Rich Smith on "OkCupid"

OKCupid

Over breakfast I browse for you
and see You With Dog,
You in Bathroom Mirror,
You at Summit Above the Pines,
You Wrapped in Scarf and Parka
Your Satchel Slung, Your Smile Unpracticed
Your Body The Only Clear Shape
in the Center of a Blurred Public—
The Waldo You Among Your Friends.

Your name is Carly and you're 25.
You're Ally and you were active one day ago, five hours ago,
you're online now. When not skipping hot yoga
you enjoy red wine and television.
You named your cat Nabokov.

But what's that always to the left of you?
Who took the photo of you skiing?
Who of you wrangling a trout?
Who of you on a broad green with a solitary
pumpkin peeking out of your wheelbarrow?

Who did you let in close enough
to capture you reading in a window bank?


On "OKCupid"

I had many reservations about joining OKCupid. Half of my brain thought: 1.) I'd say I'm arguably attractive, and therefore a little arrogant. Surely I'm above this meat gallery of human loneliness. 2.) When my friends find out that I'm on the site, won't they come up to me and say, "So, how does it feel to be both a customer and a piece of merchandise in the Goodwill of romantic love?" 3.) Won't my participation here stoke the FOMO mentality that prevents me from making a few adult-level sacrifices and settling down with someone whose ability to love me isn't predetermined by an algorithm? 4.) This cartoonish, pink-and-blue color scheme offends me.

But the other half of my brain thought: I'm drunk!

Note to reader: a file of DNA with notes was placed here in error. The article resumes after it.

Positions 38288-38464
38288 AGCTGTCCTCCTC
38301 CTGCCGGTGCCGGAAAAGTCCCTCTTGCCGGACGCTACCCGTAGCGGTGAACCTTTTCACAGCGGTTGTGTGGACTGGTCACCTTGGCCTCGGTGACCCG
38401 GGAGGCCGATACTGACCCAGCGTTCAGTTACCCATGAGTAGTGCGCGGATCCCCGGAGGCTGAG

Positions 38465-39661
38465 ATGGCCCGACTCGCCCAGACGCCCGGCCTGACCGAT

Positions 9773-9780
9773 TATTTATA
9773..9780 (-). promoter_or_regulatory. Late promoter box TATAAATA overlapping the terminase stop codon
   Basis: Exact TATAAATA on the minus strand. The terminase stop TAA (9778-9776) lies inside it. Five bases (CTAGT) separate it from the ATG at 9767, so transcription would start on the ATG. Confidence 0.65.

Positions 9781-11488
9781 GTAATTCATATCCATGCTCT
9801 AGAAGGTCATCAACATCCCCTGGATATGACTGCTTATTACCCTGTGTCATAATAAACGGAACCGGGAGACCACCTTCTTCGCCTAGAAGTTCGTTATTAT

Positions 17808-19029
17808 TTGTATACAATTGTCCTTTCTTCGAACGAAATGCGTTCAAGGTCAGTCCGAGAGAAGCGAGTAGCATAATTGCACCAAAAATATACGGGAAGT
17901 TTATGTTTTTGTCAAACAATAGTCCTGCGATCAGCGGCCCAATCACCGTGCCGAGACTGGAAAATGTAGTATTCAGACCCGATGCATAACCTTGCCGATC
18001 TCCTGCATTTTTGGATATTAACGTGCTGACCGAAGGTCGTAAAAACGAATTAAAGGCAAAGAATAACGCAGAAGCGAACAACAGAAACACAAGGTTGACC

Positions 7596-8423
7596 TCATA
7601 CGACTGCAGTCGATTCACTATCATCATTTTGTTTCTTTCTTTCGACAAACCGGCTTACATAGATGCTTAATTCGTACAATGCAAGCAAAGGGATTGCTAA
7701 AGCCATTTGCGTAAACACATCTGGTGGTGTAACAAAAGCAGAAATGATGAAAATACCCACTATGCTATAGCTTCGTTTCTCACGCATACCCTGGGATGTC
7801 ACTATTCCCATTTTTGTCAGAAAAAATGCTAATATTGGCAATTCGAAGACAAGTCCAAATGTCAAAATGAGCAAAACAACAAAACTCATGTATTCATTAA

So I spent the next three hours (/days) browsing and creeping profiles like a fiend. I'm ashamed to admit that my initial thoughts ran in a vain of pure misogynistic fantasy:

"Is this the face of  risk-free sex?"

"Whoa. No. Nope. Nope. Nope. Wait. No. No. No. No. Nope."

"There she is. Eva. The most beautiful woman I've ever seen. And she's a doula! What's a doula?"

"What's the world got against tall girls who like to be tied down?"

"Wait, is that Gina from work? If I can see her, then can she see me?" *closes laptop*

But after a while, even being a terrible person gets boring. The browsing became rote, sad, addictive. I couldn't stop, but I didn't want to go on any dates, either. I felt as if the game was won the moment I exchanged gold stars with another person. After all, a match with a stranger objectively affirmed the totality of my being, which in turn gave me the confidence I needed to succeed in the workplace. There's no way I was just fishing for compliments but convincing myself that I didn't have a rod, right?

The day I decided to delete my account for the first time, I saw a photo of a young woman standing beside a red wheelbarrow glazed with rain. I wondered if she was in on the lit joke. Then I started seeing the cliche photos not as cliches but as 21st century versions of old genres in painting.

The mirror selfie as self-portrait. The summit pic as landscape. The chick holding her nephew as Madonna and Child. The Where's Waldo pic as party scene. It was all so human. Of course you're going to take a mirror selfie if there's no one else around. Of course you want to display your physical achievements and your genuine love of nature. Of course you want people to think you can be trusted with children, and that you have a bunch of friends. You're not lonely in life, you're lonely in love. And even that's suspect. I mean, you're arguably attractive and a little arrogant, so why are you even on here?

Then I logged off and wrote the poem to all those people. In solidarity. 

 

 

 
 

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